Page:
I have always wanted to try my hand at zucchini blossoms and finally had my shot this Sunday. A certain stand at the Dupont Circle Farmer's Market in DC was brimming with the delicate flowers.
But what do with them? I had never even tasted a zucchini blossom, let alone knew how they were prepared.
I stood in my apartment and scanned the room, hoping to find some inspiration. But all I saw was an autographed photo of Mark Twain, an autographed photo of three Dallas Cowboys phenoms (Michael Irvin, Troy Aikman, and Emmit Smith) and a photo of Jack and his sister with Bill Clinton - no autograph.
Now, I could go there and make a joke about rolling the zucchini blossoms into cigars, but that would be so 1996. And I don't think any of us want to go back there.
But lo! What's this? The July Issue of La Cucina Italiana sitting on my printer with none other than zucchini blossoms on the cover? What are the odds? I squeal in excitement as I flip through the magazine to find not one, not two, but, like, 5 or 6 (I didn't count) recipes all featuring zucchini blossoms!
Cue angels singing.
I learned that zucchini blossoms are often served stuffed, and sometimes fried. The options were endless: zucchini and mushroom omeletes with zucchini blossoms, asparagus soup with zucchini blossoms, shrimp stuffed fried zucchini blossoms... I could go on. I went with Zucchini Blossoms with Vegetables, because, with some tweaks, I had everything I needed to make the recipe.
These were the perfect summer appetizer. As you bite into the blossom, your mouth is filled with a combination of light and creamy cheeses, sweet, crunchy leeks, and the pop of succulent peas. Don't miss out on the magic of the zucchini.
Zucchini Blossoms with Vegetables adapted from La Cucina Italiana
1 leek, white and pale green parts only
Coarse sea salt
3 medium tomatoes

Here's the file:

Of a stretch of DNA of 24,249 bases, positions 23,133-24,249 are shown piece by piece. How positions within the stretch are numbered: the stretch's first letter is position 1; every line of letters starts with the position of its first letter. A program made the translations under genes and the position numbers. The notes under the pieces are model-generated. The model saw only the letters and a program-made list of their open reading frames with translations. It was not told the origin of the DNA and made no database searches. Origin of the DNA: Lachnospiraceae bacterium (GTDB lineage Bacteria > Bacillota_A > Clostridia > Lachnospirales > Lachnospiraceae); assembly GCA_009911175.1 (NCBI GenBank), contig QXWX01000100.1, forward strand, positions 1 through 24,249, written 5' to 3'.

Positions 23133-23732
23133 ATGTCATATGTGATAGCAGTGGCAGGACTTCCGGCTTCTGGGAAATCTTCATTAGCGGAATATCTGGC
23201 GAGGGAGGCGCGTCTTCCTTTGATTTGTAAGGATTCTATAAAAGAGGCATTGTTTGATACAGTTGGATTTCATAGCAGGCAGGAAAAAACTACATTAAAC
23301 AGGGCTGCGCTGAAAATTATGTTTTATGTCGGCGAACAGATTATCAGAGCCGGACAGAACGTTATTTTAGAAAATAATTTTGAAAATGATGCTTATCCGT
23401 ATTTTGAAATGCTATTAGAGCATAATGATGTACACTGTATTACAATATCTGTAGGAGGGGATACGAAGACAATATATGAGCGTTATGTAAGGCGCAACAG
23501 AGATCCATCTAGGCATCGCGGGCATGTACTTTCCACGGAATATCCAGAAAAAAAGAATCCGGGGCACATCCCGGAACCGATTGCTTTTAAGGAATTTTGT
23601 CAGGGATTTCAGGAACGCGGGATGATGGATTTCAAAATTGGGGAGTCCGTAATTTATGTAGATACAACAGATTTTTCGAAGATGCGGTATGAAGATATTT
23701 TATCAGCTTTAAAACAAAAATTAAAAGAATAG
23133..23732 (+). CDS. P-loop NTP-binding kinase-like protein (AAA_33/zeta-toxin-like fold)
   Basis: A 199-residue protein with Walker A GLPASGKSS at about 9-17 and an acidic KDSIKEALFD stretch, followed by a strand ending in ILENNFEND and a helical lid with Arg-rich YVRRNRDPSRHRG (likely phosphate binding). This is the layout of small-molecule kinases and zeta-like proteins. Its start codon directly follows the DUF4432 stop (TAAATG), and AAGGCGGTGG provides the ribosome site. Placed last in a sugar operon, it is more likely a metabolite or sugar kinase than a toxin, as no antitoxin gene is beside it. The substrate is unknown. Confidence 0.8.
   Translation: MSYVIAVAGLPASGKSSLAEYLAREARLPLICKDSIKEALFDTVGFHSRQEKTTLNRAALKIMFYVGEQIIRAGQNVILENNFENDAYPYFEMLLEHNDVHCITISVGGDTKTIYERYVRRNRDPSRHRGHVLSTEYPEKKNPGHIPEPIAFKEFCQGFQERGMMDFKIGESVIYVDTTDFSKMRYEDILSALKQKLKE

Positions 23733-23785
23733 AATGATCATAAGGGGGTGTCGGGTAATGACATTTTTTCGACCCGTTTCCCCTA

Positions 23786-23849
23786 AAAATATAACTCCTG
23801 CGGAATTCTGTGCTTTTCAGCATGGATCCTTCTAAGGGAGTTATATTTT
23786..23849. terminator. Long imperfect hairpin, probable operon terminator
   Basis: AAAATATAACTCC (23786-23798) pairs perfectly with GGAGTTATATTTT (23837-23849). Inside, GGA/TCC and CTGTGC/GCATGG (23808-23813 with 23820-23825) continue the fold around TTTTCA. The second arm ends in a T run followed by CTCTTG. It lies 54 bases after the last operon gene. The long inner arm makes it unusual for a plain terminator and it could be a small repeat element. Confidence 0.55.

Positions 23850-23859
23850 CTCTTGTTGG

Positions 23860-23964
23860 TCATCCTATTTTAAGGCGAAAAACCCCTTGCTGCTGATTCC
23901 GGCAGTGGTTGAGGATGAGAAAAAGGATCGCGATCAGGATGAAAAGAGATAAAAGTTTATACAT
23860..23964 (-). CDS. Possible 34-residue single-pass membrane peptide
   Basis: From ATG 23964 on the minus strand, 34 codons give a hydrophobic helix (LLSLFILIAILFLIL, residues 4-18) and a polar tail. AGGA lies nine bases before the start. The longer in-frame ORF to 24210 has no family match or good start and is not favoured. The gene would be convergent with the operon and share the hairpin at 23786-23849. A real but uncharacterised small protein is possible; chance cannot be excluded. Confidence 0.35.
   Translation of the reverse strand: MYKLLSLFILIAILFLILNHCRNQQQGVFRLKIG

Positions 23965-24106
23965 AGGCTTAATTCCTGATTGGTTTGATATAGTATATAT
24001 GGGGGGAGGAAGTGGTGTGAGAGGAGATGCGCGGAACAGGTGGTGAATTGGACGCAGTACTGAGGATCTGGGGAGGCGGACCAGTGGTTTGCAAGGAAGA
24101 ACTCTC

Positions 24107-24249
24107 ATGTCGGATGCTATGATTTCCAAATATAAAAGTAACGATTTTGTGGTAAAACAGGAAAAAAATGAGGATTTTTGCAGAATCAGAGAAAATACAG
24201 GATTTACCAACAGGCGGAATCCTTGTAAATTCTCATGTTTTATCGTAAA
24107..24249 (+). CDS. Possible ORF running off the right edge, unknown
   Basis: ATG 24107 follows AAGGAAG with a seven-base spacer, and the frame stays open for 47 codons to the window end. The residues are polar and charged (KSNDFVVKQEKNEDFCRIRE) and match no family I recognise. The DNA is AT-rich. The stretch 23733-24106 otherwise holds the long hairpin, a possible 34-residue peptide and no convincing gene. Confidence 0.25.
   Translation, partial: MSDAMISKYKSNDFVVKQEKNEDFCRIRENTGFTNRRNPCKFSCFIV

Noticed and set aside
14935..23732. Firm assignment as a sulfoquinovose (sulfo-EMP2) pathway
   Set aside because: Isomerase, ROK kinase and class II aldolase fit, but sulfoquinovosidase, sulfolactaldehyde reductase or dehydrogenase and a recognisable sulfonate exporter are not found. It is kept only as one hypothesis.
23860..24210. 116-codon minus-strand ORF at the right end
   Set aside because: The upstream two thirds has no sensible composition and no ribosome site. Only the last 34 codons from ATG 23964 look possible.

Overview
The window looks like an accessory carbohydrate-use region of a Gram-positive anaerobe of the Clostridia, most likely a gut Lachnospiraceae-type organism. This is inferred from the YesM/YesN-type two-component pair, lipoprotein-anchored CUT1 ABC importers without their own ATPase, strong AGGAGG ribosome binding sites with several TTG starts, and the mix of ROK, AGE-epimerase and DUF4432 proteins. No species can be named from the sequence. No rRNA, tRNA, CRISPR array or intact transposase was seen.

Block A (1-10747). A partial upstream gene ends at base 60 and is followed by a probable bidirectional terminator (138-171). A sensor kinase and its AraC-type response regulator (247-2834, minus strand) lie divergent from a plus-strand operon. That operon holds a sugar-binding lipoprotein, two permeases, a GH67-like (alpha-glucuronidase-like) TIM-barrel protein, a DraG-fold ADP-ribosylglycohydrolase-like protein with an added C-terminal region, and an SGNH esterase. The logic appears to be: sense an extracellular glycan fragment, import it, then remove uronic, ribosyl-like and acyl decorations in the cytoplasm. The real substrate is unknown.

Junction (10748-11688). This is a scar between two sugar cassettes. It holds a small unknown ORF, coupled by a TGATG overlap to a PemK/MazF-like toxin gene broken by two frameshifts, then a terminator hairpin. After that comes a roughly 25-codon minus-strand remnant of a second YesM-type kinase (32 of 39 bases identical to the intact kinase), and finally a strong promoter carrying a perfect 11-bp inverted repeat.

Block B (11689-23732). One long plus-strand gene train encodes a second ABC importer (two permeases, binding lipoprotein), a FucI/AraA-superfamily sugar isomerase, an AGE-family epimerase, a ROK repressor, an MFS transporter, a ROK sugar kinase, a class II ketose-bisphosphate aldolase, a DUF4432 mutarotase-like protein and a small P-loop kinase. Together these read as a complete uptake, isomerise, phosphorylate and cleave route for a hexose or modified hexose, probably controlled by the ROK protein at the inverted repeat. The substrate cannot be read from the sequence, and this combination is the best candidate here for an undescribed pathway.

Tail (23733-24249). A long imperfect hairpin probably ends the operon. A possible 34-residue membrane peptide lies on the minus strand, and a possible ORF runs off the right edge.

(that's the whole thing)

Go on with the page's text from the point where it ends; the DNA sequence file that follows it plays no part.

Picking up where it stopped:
Extra-virgin olive oil
Freshly ground black pepper
1 cup shelled fresh peas (1 to 1 1/2 pounds in pods) or frozen peas
1 large carrot, finely chopped
7 ounces ricotta salata cheese, softened at room temperature, crumbled
4 ounces mascarpone cheese (1/2 cup), at room temperature
12 large zucchini blossoms, stems and pistils removed
Good quality balsamic vinegar
Special Equipment: a 10-inch disposable pastry bag or sealable plastic bag
Cut leek in half lengthwise, then cut crosswise into 1/4-inch pieces and wash.
Bring a large saucepan of salted water to boil. Drop tomatoes into water and boil 30 seconds. Using a slotted spoon, remove tomatoes. Peel, seed, and cut into 1-inch pieces. Transfer to a bowl.
Cook fava beans in the same pot of boiling water until tender, about 5 minutes. Using a slotted spoon, transfer to a colander. Run under cold water for 1 minute to stop cooking, then pat dry with paper towels and add to bowl with tomatoes. Drizzle with oil, and season with salt and pepper.
Cook leeks, peas and carrot in the same pot of boiling water until tender, about 5 minutes. Drain and run under cold water for 1 minute to stop cooking. Transfer to a large bowl.
Add robiola, mascarpone and generous pinch salt and pepper to leek mixture; stir together to combine. Transfer cheese mixture to pastry bag. Snip a 1/3-inch opening and pipe filling into blossoms. Using your fingers, gently press petals around filling. Chill stuffed flowers until filling is just set, about 15 minutes.
Divide tomato mixture among 4 serving plates. Arrange blossoms on top. Drizzle with oil and vinegar and season with salt and pepper.